Race + what?

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Dawood Usmani

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Hi teachers!
How do you use the verb "race" in a sentence? Does it take a preposition before the person or object? If yes, which preposition?
Regards!
Dawood
 

Dawood Usmani

Senior Member
Joined
Aug 24, 2007
Member Type
English Teacher
Native Language
Urdu
Home Country
Pakistan
Current Location
Pakistan
Hi teachers!
How do you use the verb "race" in a sentence? Does it take a preposition before the person or object? If yes, which preposition?
Regards!
Dawood
Dear Moderators, isn't it surprising that you people are still silent about a common word? I'm still waiting for the answer.
Regards!
Dawood
 

Anglika

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Dear Moderators, isn't it surprising that you people are still silent about a common word? I'm still waiting for the answer.
Regards!
Dawood

As you well know, Dawood, we always get there in the end. It's a race for time at this end.

How about you give us a sample sentence showing what you are suggesting?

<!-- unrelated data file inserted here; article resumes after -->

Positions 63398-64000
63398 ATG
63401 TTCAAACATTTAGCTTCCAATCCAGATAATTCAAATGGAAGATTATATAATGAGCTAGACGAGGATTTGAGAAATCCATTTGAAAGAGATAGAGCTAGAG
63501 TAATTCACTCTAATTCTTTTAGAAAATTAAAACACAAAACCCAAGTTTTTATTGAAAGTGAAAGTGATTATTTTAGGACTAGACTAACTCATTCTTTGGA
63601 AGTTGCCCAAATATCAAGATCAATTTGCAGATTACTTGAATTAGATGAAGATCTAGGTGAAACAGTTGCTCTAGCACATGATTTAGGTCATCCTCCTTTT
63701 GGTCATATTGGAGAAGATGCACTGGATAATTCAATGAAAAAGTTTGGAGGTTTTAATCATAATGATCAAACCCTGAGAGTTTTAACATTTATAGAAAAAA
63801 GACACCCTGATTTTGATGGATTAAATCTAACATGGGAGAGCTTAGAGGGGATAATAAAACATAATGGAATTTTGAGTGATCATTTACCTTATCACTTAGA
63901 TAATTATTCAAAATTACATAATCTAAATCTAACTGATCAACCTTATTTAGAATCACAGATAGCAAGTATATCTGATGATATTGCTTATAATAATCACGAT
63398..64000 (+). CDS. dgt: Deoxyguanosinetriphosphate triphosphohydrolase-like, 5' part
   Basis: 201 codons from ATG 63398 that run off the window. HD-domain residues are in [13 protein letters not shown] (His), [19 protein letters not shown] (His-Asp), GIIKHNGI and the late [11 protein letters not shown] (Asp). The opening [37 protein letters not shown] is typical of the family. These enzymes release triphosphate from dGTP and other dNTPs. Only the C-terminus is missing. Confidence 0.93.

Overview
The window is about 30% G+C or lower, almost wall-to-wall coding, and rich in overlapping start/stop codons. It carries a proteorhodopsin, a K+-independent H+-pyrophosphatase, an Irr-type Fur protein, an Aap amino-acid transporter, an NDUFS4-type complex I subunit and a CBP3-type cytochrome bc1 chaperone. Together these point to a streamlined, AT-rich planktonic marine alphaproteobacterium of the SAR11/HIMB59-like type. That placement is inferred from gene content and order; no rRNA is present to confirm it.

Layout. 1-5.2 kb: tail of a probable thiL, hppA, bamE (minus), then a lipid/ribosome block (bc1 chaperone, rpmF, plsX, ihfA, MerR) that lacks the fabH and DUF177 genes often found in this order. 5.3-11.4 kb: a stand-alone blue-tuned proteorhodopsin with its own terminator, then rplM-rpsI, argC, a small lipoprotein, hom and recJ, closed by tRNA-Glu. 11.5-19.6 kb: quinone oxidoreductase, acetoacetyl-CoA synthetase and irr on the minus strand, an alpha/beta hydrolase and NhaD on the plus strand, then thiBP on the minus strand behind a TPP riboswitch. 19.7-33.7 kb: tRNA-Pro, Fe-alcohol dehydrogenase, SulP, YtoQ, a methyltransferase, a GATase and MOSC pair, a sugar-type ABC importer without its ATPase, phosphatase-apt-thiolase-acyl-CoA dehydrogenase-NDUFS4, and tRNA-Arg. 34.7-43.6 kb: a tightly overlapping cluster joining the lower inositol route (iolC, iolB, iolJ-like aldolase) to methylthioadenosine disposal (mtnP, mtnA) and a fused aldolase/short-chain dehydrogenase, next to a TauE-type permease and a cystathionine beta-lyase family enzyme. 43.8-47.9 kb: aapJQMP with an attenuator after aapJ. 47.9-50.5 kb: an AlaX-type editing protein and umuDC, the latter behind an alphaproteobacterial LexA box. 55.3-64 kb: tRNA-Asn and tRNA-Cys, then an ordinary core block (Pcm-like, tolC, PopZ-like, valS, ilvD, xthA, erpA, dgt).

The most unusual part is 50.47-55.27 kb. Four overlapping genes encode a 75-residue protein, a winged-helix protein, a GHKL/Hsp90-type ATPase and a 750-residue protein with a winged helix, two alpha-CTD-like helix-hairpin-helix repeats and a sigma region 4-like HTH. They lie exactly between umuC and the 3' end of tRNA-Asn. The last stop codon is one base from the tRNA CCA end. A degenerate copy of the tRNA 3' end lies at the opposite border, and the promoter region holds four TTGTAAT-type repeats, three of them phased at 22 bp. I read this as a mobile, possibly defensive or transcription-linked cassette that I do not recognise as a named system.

Dawood Usmani

Senior Member
Joined
Aug 24, 2007
Member Type
English Teacher
Native Language
Urdu
Home Country
Pakistan
Current Location
Pakistan
You won't get the answer faster by being unfriendly...
Thanks for your care but I've been in this forum longer than you and people out here very well know how friendly I am. The way I talked above is sometimes the way to attract immediate attention of others, at least in my locality. Well, I've always been friendly and respectful because I know that teachers are the most important members of our community as teachers build the nation. I hope this clears the misconception you by mistake developed about myself.
Best regards!
Dawood
 

Dawood Usmani

Senior Member
Joined
Aug 24, 2007
Member Type
English Teacher
Native Language
Urdu
Home Country
Pakistan
Current Location
Pakistan
As you well know, Dawood, we always get there in the end. It's a race for time at this end.

How about you give us a sample sentence showing what you are suggesting?
Which of the three highlighted expressions is correct?
'My legs may be shorter than yours but I can race you any day.'
'My legs may be shorter than yours but I can race with you any day.'
'My legs may be shorter than yours but I can race against you any day.'
Best regards!
Dawood
 
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Anglika

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All three, in the right context, are correct.

The most commonly used are #1 and #3; #2 would say that you are racing together, not against each other.
 
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